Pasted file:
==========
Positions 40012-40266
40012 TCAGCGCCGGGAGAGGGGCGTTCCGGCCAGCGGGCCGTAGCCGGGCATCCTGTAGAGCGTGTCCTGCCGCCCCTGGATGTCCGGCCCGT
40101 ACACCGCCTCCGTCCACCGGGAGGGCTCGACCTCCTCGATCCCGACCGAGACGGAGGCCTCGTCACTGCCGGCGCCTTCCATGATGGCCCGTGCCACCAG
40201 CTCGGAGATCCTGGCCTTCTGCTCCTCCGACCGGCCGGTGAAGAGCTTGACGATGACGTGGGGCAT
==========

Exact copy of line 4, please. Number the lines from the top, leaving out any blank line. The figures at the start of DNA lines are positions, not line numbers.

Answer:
40201 CTCGGAGATCCTGGCCTTCTGCTCCTCCGACCGGCCGGTGAAGAGCTTGACGATGACGTGGGGCAT